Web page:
nice Landsknecht costumes. Landsknechts were German mercenary soldiers of
the 16th century. Their height of fame was between 1490 to about 1550.

Medieval Russian Clothing
http://www.strangelove.net/~kieser/Russia/clothing.html

Misperceptions about Medieval Clothing
http://www.carillion.eastkingdom.org/basic_garb.html
>From the Barony of Carillion

History of the Kilt
http://www.reconstructinghistory.com/scottish/
This site gives it to you plain---how and when the kilt *really* existed as
an everyday piece of clothing.

Scottish Women's Clothing
http://www.medievalscotland.org/clothing/scotwomen.shtml
This site is by Sharon Krossa, clothing scholar. I've had the opportunity to
correspond with Ms Krossa upon occasion, and find her to be highly
reliable. See also her Scottish Men's Clothing site at:
http://www.medievalscotland.org/clothing/scotmen.shtml

Windmills' Medieval Clothing
http://www.tkukoulu.fi/WindMills/en-pukeutuminen.html
This site includes patterns, sewing instructions and embroidery suggestions.

Footwear of the Middle Ages
http://www.personal.utulsa.edu/~marc-carlson/shoe/SHOEHOME.HTM
An online book with historical information, how-to section, and sources.

Medieval Clothing
http://www.virtue.to/articles/
(Site Excerpt) Medieval Clothing Pages:Articles and essays of interest to
costumers.Articles are in four groups: Hats & Hair - Clothing -
Accessories - Guest Articles - Miscellanea - Why.  Most of them are class
handouts; some are descriptions of things I've made, which may help you if
you want to make similar things.

Near and Middle Eastern Costume Sites Worth Seeing
http://witch.drak.net/lilinah/links-ME-costume.html
Links include: Near Eastern Clothing, Authentic Period and Modern Ethnic

Polish Costuming resources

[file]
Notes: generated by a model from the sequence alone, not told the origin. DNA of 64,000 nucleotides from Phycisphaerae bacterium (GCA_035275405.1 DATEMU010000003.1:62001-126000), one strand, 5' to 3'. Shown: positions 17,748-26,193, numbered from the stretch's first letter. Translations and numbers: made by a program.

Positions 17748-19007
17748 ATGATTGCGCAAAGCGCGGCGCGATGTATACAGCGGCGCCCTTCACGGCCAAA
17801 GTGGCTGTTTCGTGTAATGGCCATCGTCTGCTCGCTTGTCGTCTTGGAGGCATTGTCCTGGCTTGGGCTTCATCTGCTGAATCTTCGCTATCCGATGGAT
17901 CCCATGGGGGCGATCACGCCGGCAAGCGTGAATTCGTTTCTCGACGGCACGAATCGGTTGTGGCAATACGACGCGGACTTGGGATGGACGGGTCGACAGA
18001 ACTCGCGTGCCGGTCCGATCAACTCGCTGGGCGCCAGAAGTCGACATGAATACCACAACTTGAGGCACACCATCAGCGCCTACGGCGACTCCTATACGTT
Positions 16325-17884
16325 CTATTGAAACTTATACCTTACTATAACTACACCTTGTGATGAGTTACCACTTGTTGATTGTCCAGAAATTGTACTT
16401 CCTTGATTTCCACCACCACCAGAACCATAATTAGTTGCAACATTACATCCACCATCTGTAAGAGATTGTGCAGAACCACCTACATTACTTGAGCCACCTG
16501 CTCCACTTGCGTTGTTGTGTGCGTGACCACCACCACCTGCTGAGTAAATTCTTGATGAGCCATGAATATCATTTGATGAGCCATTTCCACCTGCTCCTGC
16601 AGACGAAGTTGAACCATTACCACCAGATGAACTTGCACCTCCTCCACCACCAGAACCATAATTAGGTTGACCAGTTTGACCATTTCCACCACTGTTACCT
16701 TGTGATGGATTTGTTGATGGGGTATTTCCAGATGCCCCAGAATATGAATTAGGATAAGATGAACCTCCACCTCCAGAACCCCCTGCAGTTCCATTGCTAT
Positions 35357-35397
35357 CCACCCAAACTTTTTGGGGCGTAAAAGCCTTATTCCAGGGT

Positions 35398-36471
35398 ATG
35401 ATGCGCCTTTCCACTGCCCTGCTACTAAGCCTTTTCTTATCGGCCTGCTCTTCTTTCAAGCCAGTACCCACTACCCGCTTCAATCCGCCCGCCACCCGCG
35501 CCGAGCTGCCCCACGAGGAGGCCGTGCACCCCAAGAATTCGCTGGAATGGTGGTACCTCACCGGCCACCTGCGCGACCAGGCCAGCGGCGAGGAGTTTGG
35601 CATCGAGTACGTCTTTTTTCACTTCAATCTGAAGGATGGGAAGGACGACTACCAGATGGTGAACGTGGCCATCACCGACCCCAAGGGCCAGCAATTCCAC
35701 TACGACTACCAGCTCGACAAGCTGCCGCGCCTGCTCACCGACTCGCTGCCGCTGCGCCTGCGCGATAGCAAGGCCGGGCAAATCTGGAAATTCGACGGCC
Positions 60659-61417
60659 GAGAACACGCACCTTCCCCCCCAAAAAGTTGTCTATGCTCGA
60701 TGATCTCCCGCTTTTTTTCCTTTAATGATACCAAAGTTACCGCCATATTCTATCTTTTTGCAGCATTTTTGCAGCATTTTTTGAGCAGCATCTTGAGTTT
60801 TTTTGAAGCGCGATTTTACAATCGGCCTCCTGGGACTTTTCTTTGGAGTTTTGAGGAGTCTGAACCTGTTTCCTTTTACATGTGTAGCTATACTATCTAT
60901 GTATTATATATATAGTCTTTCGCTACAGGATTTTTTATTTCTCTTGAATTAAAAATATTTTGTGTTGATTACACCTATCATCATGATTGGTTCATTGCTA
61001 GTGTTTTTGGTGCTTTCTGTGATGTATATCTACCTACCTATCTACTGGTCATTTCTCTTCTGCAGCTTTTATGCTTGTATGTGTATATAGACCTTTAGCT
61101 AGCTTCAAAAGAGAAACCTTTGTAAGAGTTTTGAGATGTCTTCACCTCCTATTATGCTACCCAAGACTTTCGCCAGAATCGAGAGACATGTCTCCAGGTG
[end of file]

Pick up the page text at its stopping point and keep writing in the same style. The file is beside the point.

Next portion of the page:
http://icbleu.org/artur/polcostumes.htm
You have found Art and Jocelyn's online Polish costuming resource. These
pictures have been carefully selected to represent the finest of Polish,
Hungarian, Lithuanian and Cossak costumes, weaponry, jewelry, etc. from the
years 1400 to 1900. Art is a native-born Polish historian who has enjoyed
many years of notoriety as an expert in the field of Polish living history.

Viking Resources for the re-enactor
http://www.cs.vassar.edu/~capriest/vikresource.html
(Site Excerpt) Welcome to my filing cabinet! Here you will find links to
several articles I have written on subjects of interest to Viking Age
re-enactors. Some of them were originally printed in publications of the
Society for Creative
Anachronism, Inc.

Medieval Clothing
http://www.kyrene.k12.az.us/schools/brisas/sunda/ma/1adele.htm
(Site Excerpt)Would you rather wear tattered rags or regalia made of silk?
In the
Middle Ages you had no choice. If you were the child of a peasant, you would
wear anything you could get. If you were royalty, however, it would be silk
robes and damask gowns. Clothing in the middle ages was rough and scratchy,
but in some cases was smooth and finely sewn, (depending on how wealthy you
were).

Medieval Costume Links
http://www.costumes.org/pages/medievalinks.htm
A tremendous list of web links far too numerous to catalog here.

Atlantian MOAS costume links
http://moas.atlantia.sca.org/topics/clot.htm
An exhaustive list of links for good garb sources.

Clothing of the Ancient Celts
http://www47.pair.com/lindo/Scotland.htm
(Site Excerpt) People from the Scottish Lowlands (including William Wallace
and Robert the Bruce) most likely wore clothing in keeping with contemporary
fashions in England and France.  No, Wallace didn't wear a kilt; and he
certainly didn't wear woad.








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-- 
Jadwiga Zajaczkowa, mka Jennifer Heise	      jenne@mail.browser.net
disclaimer: i speak for no-one and no-one speaks for me.
"my hands are small I know but they are not yours, they are my own."



-- Jadwiga Zajaczkowa, mka Jennifer Heise jenne@mail.browser.net disclaimer: i speak for no-one and no-one speaks for me. "my hands are small I know but they are not yours, they are my own."